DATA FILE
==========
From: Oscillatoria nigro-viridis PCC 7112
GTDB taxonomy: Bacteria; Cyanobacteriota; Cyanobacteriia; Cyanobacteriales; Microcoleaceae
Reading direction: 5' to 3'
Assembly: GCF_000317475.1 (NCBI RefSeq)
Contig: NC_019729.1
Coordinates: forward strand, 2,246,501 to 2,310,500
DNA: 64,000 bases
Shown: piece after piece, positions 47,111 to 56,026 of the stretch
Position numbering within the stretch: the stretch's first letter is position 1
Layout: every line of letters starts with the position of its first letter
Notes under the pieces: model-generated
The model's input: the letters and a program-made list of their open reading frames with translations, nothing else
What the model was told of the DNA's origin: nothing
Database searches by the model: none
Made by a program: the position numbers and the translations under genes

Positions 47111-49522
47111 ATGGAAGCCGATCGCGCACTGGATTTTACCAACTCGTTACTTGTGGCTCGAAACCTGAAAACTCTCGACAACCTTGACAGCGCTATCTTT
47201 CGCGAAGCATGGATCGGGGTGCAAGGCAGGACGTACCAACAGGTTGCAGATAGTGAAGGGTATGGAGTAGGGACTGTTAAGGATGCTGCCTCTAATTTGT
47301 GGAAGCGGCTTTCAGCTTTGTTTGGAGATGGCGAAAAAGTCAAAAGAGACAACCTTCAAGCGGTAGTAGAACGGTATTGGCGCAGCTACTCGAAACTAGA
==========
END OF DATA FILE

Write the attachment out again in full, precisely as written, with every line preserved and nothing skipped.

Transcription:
From: Oscillatoria nigro-viridis PCC 7112
GTDB taxonomy: Bacteria; Cyanobacteriota; Cyanobacteriia; Cyanobacteriales; Microcoleaceae
Reading direction: 5' to 3'
Assembly: GCF_000317475.1 (NCBI RefSeq)
Contig: NC_019729.1
Coordinates: forward strand, 2,246,501 to 2,310,500
DNA: 64,000 bases
Shown: piece after piece, positions 47,111 to 56,026 of the stretch
Position numbering within the stretch: the stretch's first letter is position 1
Layout: every line of letters starts with the position of its first letter
Notes under the pieces: model-generated
The model's input: the letters and a program-made list of their open reading frames with translations, nothing else
What the model was told of the DNA's origin: nothing
Database searches by the model: none
Made by a program: the position numbers and the translations under genes

Positions 47111-49522
47111 ATGGAAGCCGATCGCGCACTGGATTTTACCAACTCGTTACTTGTGGCTCGAAACCTGAAAACTCTCGACAACCTTGACAGCGCTATCTTT
47201 CGCGAAGCATGGATCGGGGTGCAAGGCAGGACGTACCAACAGGTTGCAGATAGTGAAGGGTATGGAGTAGGGACTGTTAAGGATGCTGCCTCTAATTTGT
47301 GGAAGCGGCTTTCAGCTTTGTTTGGAGATGGCGAAAAAGTCAAAAGAGACAACCTTCAAGCGGTAGTAGAACGGTATTGGCGCAGCTACTCGAAACTAGA